SCIAMMA: Well, first, by not forgetting they are kids, which means that it's not weird to ask them to play (laughter). It even feels more natural than asking an adult to play or to perform. What they have to learn, though, is the job of cinema. And that's also why I love working with kids, is that they make you think really, really hard about the essence of cinema and also its simplicity, its clarity.

SIMON: There's a scene where Nelly is reassured that - I'll quote the subtitle - that she didn't, quote, "invent her mother's sadness." That's a wonderful thing for children to know - something we all worry about as children, isn't it?

SCIAMMA: Exactly. That's exactly why I wanted the character to say it. I wanted - because, you know, it really make the films thinking about equally, fully respecting equally the adult and the kid watcher. I made the film short so that families could situate very peacefully. And with this idea, that's - this sentence is important to hear, because you're always the child of someone all your life. Whether people are still here or not, the guilt is - can never go away, you know, can stick. But I was like, oh, what if a kid hears this? I mean, the sooner you hear this, the better you can love, then, also, you know? It's not only sad.

SIMON: And may I ask, how much of your relationship with your own mother do we see in this film?

SCIAMMA: Well, I think we see 100% of the relationship I would have with my mother if we met as kids.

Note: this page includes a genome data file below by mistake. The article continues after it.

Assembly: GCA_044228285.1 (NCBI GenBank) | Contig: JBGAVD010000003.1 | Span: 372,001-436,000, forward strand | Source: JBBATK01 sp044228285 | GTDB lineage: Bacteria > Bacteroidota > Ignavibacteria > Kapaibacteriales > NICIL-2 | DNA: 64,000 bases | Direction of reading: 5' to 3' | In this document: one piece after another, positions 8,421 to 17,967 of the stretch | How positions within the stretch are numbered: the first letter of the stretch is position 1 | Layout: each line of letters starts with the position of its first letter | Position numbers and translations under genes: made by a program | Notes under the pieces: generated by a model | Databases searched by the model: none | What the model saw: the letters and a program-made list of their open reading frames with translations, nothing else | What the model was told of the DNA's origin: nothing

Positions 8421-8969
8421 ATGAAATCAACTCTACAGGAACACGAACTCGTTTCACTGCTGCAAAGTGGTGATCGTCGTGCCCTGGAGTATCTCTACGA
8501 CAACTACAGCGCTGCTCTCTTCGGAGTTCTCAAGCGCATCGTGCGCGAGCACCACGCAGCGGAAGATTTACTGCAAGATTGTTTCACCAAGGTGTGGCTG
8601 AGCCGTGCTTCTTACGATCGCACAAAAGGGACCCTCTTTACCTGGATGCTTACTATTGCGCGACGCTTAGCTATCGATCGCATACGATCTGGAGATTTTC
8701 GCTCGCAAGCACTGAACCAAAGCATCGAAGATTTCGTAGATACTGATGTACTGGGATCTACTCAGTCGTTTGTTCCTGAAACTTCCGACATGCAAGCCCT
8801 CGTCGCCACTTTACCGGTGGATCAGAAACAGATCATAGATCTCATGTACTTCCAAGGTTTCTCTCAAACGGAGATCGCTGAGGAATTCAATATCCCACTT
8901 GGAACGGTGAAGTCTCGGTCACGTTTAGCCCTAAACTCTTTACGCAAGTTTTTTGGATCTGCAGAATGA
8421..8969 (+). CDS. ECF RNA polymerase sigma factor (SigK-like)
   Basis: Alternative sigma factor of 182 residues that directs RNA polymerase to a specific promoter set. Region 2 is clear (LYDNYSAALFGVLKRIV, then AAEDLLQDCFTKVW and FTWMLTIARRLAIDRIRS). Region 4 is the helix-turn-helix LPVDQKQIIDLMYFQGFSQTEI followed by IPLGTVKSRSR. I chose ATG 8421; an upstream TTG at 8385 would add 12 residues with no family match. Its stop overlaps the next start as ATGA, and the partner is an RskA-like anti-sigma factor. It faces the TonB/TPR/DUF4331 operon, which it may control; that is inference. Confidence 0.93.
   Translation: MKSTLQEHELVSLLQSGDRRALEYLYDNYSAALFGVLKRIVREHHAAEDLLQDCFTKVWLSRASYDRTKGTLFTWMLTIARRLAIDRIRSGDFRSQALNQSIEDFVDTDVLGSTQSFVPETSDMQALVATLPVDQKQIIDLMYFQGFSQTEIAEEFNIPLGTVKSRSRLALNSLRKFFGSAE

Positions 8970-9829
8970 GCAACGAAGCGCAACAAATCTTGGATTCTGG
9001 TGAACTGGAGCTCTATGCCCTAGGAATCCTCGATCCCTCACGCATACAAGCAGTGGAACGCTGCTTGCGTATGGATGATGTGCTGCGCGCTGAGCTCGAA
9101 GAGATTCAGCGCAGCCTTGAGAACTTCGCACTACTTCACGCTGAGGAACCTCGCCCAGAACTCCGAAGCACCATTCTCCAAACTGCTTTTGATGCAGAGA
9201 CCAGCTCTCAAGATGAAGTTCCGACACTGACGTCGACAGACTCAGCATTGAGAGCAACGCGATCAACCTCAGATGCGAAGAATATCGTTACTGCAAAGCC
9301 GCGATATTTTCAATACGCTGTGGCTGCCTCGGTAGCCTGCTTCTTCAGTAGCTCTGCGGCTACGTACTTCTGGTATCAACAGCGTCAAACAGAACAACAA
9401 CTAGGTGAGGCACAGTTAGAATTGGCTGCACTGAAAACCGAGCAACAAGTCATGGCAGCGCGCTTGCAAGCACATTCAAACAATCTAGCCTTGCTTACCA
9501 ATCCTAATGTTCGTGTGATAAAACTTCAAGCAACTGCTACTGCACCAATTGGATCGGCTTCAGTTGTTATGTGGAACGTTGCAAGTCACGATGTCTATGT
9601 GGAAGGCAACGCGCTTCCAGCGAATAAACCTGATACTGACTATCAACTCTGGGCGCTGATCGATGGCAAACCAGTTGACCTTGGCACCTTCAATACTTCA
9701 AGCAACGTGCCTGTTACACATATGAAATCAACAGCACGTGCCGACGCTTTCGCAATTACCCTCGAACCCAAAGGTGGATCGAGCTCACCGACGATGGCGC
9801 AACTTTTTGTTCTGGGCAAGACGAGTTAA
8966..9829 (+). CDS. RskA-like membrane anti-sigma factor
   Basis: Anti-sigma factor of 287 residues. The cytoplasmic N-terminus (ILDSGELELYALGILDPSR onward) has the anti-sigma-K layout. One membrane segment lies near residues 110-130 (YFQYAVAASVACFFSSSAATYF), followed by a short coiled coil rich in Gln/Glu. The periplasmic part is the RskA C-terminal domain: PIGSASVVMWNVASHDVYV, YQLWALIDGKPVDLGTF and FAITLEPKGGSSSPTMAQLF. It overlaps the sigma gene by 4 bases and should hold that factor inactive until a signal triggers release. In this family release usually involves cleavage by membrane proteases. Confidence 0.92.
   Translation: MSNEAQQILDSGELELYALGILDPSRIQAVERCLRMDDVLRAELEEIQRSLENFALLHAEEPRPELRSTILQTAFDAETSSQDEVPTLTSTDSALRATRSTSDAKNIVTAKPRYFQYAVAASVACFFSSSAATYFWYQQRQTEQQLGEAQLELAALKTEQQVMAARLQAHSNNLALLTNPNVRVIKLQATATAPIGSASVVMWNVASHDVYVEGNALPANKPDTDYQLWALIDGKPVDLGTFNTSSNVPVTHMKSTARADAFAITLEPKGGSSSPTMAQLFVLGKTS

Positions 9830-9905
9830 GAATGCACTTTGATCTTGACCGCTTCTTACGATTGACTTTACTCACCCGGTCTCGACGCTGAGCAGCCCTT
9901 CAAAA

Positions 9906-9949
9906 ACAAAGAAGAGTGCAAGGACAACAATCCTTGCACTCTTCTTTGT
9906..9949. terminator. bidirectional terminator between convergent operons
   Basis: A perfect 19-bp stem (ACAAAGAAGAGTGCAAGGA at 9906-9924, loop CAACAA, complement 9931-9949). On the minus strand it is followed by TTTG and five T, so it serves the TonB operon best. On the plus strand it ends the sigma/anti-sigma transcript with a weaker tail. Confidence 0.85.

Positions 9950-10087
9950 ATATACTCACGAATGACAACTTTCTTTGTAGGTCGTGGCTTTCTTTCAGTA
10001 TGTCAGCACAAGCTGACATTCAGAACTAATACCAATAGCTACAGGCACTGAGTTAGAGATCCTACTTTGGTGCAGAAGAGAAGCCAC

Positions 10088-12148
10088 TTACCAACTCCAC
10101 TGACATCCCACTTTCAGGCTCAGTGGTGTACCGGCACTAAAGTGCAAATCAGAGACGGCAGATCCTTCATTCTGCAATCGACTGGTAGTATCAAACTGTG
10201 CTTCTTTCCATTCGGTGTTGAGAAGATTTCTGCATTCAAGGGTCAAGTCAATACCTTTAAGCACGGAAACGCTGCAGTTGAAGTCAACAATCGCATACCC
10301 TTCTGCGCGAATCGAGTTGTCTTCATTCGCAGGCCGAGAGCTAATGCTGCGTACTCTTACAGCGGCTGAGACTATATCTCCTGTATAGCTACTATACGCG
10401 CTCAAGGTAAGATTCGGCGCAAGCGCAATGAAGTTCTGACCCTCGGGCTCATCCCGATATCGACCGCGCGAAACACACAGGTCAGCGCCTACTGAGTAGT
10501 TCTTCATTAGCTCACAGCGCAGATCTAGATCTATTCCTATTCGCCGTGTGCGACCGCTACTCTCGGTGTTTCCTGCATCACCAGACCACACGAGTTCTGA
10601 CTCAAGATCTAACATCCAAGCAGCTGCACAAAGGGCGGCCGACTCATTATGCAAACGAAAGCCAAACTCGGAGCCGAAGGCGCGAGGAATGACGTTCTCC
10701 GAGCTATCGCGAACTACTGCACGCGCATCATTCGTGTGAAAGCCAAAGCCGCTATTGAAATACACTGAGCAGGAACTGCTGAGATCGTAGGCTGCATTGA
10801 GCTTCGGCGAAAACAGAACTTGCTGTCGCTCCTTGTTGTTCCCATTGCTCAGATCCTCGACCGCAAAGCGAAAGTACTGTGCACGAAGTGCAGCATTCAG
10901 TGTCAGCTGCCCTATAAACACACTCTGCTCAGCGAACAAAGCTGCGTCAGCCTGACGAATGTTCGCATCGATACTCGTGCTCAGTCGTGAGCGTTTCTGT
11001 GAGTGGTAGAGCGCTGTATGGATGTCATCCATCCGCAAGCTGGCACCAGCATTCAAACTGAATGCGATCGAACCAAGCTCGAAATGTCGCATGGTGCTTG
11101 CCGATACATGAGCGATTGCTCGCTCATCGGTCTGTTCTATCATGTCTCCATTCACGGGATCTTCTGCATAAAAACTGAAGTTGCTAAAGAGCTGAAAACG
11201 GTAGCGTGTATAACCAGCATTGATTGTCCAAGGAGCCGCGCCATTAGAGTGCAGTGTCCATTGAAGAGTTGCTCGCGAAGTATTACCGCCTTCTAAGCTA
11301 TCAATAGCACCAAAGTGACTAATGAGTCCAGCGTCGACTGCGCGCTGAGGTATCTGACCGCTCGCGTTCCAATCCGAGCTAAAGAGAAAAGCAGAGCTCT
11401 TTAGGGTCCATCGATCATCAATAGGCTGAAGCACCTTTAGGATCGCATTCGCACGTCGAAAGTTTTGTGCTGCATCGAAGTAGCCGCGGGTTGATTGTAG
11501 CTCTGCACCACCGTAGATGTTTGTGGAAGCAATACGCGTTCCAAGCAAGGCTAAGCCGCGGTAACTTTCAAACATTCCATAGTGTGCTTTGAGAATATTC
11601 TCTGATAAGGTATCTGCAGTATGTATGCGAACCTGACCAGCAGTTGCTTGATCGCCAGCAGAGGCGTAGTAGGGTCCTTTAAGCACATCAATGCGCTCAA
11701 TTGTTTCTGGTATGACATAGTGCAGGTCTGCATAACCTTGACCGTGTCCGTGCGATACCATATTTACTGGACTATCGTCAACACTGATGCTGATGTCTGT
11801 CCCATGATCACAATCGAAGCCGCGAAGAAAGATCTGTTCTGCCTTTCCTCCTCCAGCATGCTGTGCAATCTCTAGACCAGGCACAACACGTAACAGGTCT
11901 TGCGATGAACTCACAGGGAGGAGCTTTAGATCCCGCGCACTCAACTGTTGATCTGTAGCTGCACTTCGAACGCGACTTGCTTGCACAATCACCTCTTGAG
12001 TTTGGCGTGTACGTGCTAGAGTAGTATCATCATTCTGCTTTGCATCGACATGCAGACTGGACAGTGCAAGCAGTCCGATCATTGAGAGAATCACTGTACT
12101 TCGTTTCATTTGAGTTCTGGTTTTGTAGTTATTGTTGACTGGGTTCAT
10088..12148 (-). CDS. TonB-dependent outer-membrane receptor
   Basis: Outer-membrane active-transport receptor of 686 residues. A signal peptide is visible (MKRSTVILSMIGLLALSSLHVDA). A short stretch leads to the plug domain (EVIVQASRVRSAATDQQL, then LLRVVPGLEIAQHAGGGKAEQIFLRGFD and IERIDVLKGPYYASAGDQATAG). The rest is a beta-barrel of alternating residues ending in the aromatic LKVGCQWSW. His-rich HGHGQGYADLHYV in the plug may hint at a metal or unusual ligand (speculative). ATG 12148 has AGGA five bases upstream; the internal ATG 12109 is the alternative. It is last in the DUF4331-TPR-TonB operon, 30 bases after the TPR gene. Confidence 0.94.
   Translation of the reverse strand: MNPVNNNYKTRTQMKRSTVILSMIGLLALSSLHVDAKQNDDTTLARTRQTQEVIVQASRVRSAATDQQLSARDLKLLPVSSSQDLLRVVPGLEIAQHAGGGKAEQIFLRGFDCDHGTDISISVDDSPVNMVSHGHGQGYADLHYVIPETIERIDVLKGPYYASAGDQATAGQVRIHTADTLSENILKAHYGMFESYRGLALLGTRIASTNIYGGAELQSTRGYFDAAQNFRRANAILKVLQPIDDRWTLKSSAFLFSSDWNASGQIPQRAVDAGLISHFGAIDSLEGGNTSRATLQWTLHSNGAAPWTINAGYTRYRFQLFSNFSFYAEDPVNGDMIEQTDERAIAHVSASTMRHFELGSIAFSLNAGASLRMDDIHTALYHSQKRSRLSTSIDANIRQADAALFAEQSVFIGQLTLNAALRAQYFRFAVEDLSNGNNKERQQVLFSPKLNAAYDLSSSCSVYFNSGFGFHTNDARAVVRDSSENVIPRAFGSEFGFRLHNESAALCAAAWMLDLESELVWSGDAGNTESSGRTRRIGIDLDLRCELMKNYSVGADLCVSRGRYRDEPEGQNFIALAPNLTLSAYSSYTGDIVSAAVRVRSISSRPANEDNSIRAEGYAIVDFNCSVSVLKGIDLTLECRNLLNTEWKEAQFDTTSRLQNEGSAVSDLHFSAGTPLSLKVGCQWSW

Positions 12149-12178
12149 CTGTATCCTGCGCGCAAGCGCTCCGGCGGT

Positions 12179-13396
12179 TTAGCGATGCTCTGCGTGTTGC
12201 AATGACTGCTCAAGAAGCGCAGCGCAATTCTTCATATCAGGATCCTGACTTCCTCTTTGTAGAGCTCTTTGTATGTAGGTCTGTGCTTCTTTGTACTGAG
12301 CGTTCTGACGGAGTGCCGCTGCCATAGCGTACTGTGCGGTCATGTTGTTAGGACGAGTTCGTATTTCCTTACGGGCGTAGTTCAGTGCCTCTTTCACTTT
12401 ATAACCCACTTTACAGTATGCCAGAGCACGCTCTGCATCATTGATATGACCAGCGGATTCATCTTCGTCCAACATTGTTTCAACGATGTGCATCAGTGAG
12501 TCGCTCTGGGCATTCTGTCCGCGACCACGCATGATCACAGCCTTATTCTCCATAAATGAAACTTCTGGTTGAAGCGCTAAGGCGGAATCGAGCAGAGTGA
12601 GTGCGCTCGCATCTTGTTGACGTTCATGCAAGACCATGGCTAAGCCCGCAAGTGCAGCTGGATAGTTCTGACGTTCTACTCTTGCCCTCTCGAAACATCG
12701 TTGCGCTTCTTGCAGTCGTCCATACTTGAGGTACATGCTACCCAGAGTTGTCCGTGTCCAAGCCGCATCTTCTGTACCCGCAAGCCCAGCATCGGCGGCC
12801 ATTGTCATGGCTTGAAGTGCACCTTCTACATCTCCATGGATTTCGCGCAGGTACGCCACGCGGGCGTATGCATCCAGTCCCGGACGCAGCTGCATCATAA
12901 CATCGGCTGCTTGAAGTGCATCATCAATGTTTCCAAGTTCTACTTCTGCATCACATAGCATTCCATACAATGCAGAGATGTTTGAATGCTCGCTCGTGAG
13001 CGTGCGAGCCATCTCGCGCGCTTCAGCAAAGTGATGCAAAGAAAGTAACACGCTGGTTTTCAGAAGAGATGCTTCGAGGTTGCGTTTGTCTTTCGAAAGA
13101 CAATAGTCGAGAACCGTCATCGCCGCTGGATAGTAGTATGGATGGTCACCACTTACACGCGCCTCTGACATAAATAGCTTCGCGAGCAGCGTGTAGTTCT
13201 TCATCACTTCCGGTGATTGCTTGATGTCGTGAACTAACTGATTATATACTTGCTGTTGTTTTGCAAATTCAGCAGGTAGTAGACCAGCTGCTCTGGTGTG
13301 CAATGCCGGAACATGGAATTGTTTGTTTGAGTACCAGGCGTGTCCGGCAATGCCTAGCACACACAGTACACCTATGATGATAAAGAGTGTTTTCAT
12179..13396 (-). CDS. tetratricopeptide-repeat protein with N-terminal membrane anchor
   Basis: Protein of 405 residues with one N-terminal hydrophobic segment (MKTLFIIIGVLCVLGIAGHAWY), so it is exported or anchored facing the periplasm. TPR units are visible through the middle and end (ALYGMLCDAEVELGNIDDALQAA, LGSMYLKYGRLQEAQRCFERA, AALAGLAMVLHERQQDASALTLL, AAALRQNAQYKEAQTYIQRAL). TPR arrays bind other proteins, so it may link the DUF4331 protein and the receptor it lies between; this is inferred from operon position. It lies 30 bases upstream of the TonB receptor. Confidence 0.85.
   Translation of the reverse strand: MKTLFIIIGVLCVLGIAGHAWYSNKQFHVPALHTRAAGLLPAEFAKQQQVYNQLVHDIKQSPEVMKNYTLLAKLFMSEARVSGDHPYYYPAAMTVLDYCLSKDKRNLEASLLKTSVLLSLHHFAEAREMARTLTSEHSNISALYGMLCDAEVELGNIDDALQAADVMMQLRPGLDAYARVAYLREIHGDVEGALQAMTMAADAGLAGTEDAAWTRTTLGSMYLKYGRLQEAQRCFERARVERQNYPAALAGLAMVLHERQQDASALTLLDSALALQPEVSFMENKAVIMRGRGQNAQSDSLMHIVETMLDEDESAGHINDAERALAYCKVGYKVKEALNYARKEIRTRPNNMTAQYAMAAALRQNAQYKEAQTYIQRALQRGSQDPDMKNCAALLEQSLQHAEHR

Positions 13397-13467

(LAUGHTER)

SCIAMMA: No, the film is really, really - I don't really see it as a film about mother-daughter relationship, but I see it as a film between three generation of women. I feel like we're always told, like, we're frontally facing our mothers, but I think I feel like I'm part of such a bigger thread. And I've experienced a much wider community, at least the community of three. It's also a film about meeting your mother as a daughter. It's not only meeting your mother as a child.

SIMON: Yeah. It struck me at the end of the film that it would be - it's one of the wonderful things that the arts can do, isn't it? It can put us in another skin and be able to see the world differently. And I just felt very grateful to have seen it in this case.

SCIAMMA: I really believe that. I really always try to think and to visualize what kind of impact I want a film to have because, yes, you're right, the film art is opportunity to for a moment have a glimpse of another reality. But I'm also really obsessive about how it stays with you. And, for instance, with "Petite Maman," I had, like, one image. What I wanted the film to have as an impact was, like, a mother and a daughter are in a cinema. The film ends. Credit rolls. They get out of the room. They have to go home. There's the bus. They have to run to catch the bus. And they will run differently together.

SIMON: Filmmaker and director Celine Sciamma - her film "Petite Maman" is out now. Thank you so much for being with us.

SCIAMMA: Thank you so much for having me. It's a pleasure.

(SOUNDBITE OF MUSIC) Transcript provided by NPR, Copyright NPR.